NEWS DESK: Asthmatic people are being encouraged to wear scarves over their mouths and noses this winter as experts say breathing in cold air can increase their risk of an attack, reported The Independent.
Asthma UK wants people to take “scarfies” this winter, encouraging asthma sufferers to take photos in scarves then post the selfie to social media to spread awareness of their campaign.
The campaign is in its third year and Asthma UK is encouraging people to use the scarfie hashtag to once again spread the message “a scarf could save a life”.
Around four million people – three quarters of those with asthma in the UK – say that breathing in cold winter air exacerbates their symptoms, which increases their risk of an attack.
One asthma attack occurs every 10 seconds in the UK where 5.4 million people are receiving treatment for the condition – including 1.1 million children. Three people die every day following an asthma attack.
Asthma UK is encouraging people who live with the respiratory condition to wear scarves over their face and nose as it can warm the air before they breathe it in.
This year’s scarfie campaign is being endorsed by celebrities including actor Stephen Fry, Olympic athlete Jo Pavey and This Morning’s GP Dr Ranj Singh.
Mother-of-two Debbi Wood, 58, of Portsmouth, said she has ended up in emergency departments countless times due to cold weather triggering her asthma attacks.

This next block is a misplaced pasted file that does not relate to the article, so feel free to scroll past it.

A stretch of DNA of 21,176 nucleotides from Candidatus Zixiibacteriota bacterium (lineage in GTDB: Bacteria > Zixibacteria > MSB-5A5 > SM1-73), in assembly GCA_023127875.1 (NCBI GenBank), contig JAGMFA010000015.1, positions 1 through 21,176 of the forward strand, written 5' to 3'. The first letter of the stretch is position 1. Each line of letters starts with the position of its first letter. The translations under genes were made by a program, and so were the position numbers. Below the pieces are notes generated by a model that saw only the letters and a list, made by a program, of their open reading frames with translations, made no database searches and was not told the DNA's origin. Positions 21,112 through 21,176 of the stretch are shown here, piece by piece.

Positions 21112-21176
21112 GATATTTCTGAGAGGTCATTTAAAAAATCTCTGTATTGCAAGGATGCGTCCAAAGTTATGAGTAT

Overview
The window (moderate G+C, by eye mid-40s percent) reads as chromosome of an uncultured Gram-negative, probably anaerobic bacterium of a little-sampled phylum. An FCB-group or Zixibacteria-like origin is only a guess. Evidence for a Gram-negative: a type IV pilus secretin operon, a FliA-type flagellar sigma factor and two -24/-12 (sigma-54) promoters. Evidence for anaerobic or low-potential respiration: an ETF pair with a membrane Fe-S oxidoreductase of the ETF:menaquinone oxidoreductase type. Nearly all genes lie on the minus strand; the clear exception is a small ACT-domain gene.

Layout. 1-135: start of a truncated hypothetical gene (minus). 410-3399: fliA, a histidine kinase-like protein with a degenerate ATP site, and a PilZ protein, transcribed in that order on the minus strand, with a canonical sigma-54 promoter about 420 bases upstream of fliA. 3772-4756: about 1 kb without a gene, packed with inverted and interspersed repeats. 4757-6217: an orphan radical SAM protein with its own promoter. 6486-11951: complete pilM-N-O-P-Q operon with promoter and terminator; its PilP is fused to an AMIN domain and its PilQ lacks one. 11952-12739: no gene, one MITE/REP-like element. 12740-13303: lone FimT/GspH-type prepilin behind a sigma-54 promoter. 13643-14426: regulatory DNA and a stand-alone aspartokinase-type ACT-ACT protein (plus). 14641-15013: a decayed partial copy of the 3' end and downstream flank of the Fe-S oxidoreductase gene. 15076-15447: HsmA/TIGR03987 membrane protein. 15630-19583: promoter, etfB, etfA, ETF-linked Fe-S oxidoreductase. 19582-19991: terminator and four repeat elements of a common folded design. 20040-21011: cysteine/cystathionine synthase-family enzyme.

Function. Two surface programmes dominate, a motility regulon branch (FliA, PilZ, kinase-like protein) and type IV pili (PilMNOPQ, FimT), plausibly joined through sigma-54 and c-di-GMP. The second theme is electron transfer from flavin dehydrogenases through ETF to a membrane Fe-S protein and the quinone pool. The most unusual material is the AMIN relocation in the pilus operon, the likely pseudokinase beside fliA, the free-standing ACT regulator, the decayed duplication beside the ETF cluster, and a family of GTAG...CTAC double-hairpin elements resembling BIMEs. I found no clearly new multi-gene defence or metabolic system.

She credited seeing the scarfie campaign on social media a couple of years ago with reducing her attacks during winter because she now wraps a scarf around her nose and mouth whenever she ventures out into cold air.
“I’ve had asthma for nearly 30 years, but you never get used to the feeling of having an asthma attack. It’s terrifying and feels like breathing through a tiny straw.
“Cold air has been such a problem for me, and even walking the distance between my house and my car in the early mornings would trigger asthma attacks so bad I would have to go to hospital… wrapping a scarf around my nose and mouth is a simple action, but for people with asthma like me it can make a huge difference in winter.”
Going outdoors on a winter day could be life-threatening for people living with asthma, Asthma UK clinical lead and practising GP Dr Andy Whittamore said.
“Living in the UK means that cold weather is impossible to avoid over winter but if people have asthma, simply wrapping a scarf around their nose and mouth can warm up the air before they breathe it in, reducing their risk of having an asthma attack.”